‘The Pictish peoples that populated the land that would later be named Scotland DID NOT HAVE this naming convention’

387–412: Talorc mac Achiuir: Pictish King of the 3rd century; his rule occurring two hundred years before the establishment of the Gaelic Kingdom of Dal Riada. Make of that as you will. Also, who cares if the suffix Mac, or Mc, arrived in Scotland from Ireland? We have Gaelic blood, ancestry and heritage, and what of it? Does that make an Irishman feel smug? Does that somehow prove something, that we Scot’s have a good portion of our identity inexplicitly entwined with that of ancient Ireland, suddenly makes all of our culture yours for the taking? It was millennia ago that our Gaelic ancestors left Ireland, by the way; you realize that? And the Gaels weren’t even Irish, they were Gaels, you realize that also; yes? Don’t try and tear down my fucking culture, because you’re also on shaky fucking ground, my Irish friend:

Gaelic Ireland (Irish: Éire Ghaidhealach) was the Gaelic political and social order, and associated culture, that existed in Ireland from the prehistoric era until the early 17th century. Before the Norman invasion of 1169, Gaelic Ireland comprised the whole island. Thereafter, it comprised that part of the country not under foreign dominion at a given time. For most of its history, Gaelic Ireland was a ‘patchwork’ hierarchy of territories ruled by a hierarchy of kings or chiefs, who were elected through tanistry.

Did you read that part about the 17th century, and the bit about the Norman invasion? See, Ireland isn’t perfectly Gaelic, and it would be so, so easy for me to point out just how drastically it wasn’t always Gaelic at numerous stages of its history; the 9th century Vikings, for instance, who founded many settlements along your coastlines, inlets, and waterways, that then became your first major towns; the populations of which would have been partly Norse. Or what about the five-eight hundred or so years of English occupation, eh:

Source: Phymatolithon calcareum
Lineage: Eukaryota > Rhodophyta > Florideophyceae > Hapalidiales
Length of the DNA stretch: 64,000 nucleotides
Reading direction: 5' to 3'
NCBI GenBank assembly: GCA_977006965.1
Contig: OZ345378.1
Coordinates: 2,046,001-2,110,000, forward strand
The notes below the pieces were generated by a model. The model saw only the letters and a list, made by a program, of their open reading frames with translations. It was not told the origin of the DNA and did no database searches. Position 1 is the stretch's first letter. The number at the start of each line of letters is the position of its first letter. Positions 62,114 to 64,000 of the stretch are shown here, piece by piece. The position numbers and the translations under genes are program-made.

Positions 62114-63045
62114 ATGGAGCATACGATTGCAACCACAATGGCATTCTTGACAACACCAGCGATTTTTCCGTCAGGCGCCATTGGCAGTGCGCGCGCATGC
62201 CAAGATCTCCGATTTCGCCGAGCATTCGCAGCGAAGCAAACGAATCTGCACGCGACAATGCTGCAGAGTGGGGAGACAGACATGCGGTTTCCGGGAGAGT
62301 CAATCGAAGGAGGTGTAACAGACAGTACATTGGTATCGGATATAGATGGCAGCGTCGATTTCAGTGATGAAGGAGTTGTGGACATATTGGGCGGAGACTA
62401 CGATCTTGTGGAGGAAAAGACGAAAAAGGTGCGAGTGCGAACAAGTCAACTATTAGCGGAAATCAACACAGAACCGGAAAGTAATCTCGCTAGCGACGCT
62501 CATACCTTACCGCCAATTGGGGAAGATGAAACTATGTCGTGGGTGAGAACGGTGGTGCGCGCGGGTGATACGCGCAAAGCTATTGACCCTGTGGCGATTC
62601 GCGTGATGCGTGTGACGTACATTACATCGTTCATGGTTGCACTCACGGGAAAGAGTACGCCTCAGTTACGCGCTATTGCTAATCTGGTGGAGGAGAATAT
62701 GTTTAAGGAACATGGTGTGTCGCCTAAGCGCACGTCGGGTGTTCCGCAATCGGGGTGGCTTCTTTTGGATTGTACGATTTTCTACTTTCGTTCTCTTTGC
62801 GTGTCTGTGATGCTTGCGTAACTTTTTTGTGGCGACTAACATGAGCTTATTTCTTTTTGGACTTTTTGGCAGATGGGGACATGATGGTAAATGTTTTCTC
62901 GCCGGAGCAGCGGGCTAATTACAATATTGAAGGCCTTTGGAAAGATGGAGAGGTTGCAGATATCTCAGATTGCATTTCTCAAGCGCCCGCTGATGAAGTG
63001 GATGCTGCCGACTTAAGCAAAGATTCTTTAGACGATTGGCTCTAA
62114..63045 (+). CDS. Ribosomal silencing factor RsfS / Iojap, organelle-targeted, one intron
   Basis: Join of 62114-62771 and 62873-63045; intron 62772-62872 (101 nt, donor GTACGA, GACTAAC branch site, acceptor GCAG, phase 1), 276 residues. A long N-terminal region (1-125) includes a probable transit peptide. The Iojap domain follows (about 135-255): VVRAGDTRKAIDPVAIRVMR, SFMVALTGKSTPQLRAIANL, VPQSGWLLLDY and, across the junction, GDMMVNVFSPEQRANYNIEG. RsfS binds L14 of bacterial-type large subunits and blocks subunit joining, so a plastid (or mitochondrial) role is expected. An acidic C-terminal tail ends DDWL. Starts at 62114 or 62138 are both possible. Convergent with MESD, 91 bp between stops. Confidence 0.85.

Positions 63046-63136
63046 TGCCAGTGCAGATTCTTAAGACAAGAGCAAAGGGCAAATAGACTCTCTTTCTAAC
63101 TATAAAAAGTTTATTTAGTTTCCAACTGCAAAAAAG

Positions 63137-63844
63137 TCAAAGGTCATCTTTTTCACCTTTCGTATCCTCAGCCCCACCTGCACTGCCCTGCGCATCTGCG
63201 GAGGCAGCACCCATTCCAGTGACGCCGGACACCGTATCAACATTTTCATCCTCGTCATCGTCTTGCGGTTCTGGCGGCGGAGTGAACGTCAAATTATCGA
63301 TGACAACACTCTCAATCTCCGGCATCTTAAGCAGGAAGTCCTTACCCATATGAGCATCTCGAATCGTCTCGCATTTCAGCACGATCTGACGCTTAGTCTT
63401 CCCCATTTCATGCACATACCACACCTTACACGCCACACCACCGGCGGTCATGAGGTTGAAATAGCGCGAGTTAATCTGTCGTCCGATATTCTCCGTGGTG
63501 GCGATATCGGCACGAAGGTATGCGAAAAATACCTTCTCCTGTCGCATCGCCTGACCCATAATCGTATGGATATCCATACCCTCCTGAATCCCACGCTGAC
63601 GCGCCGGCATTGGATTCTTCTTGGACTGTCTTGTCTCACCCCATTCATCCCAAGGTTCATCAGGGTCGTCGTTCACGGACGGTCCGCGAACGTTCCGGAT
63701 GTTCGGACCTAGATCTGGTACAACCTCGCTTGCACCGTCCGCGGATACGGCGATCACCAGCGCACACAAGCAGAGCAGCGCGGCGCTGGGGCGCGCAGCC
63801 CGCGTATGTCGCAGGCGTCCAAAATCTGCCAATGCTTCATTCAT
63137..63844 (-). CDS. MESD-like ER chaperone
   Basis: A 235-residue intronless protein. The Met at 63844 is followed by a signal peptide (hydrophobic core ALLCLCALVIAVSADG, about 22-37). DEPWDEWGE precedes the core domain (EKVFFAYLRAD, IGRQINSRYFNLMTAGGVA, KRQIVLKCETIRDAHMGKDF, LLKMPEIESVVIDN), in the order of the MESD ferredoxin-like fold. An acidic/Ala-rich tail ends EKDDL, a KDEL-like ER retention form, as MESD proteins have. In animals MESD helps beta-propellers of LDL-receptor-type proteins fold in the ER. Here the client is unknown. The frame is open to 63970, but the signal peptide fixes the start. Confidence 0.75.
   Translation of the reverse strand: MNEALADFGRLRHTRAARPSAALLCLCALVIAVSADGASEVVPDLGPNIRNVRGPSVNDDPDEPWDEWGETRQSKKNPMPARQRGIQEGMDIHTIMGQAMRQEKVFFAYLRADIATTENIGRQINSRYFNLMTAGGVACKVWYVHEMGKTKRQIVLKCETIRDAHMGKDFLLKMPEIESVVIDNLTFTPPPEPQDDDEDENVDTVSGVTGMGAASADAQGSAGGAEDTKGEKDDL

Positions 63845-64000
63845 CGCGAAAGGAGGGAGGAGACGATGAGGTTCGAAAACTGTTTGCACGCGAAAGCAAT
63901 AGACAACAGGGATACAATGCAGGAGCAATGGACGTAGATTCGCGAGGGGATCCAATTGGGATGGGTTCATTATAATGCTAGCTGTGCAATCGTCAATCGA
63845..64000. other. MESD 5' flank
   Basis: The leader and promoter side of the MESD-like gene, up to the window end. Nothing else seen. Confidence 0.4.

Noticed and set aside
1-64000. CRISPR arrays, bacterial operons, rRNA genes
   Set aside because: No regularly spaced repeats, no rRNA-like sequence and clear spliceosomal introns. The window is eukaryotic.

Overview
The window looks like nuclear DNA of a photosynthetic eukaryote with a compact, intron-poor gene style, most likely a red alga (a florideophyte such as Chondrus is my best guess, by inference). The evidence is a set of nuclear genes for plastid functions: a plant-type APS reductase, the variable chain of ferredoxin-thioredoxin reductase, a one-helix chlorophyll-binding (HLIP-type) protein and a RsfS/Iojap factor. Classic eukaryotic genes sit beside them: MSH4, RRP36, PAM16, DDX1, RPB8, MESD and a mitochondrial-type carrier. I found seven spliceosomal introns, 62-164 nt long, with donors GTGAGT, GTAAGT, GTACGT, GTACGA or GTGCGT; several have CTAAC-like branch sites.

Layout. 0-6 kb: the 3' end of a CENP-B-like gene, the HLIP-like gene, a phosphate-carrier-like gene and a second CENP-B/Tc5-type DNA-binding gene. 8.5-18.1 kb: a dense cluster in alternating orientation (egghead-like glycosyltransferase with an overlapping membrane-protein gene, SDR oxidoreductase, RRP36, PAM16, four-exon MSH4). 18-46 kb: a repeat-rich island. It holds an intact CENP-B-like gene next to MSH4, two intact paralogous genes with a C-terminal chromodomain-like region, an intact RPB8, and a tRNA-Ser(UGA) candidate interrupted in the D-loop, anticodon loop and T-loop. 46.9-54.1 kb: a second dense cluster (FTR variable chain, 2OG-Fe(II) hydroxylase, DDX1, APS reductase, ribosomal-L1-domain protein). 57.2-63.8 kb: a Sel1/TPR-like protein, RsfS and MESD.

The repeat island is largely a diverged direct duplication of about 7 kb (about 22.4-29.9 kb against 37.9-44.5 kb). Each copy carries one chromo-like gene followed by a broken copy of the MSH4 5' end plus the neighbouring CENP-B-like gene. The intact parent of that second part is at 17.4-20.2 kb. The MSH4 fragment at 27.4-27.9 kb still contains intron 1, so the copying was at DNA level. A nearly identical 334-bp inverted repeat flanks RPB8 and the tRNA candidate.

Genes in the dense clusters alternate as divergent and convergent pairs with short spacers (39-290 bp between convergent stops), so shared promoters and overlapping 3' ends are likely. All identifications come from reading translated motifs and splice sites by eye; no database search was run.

After the Norman invasion of 1169–71, large swathes of Ireland came under the control of Norman lords, leading to centuries of conflict with the native Irish. The King of England claimed sovereignty over this territory – the Lordship of Ireland – and the island as a whole. However, the Gaelic system continued in areas outside Anglo-Norman control.

In 1542, Henry VIII of England declared the Lordship a Kingdom and himself King of Ireland. The English then began to conquer (or re-conquer) the island. By 1607, Ireland was fully under English control, bringing the old Gaelic political and social order to an end. – Wikipedia

Oh, what’s that; Gaelic culture was all but wiped out in Ireland for several hundred years! Oh my! So much for Irelands fabled ‘warrior heritage’…see how I smoothly segued that part in there…But honestly, seriously, speaking of warriors and warfare, Scotland kicked Irelands arse several times, in fact, out of roughly five major conflicts between our two countries, Scotland won either four, or three out of five. Sure, you fought England, but they fucking conquered you lot, completely, and for several centauries; that’s nothing to be proud of boys. Scotland, however, was never conquered, by any one. Rome couldn’t do it, nor could the Danish Vikings, Anglo-Saxons, Normans, or the English! Hell, the Vikings were terrified of us Scots, and so much so that they went ahead and wrote what amounted to pamphlets warning others of their kind from even traveling to Scotland, such was the danger from the ferocious and war-like natives! ‘Warrior heritage’? Really; we Scots have dominated battlefields all across the continents. American four star generals have written books about the courage and valor of the Scottish soldier. The French kings, and Viking ones, used us as bodyguards; The Garde Écossaise: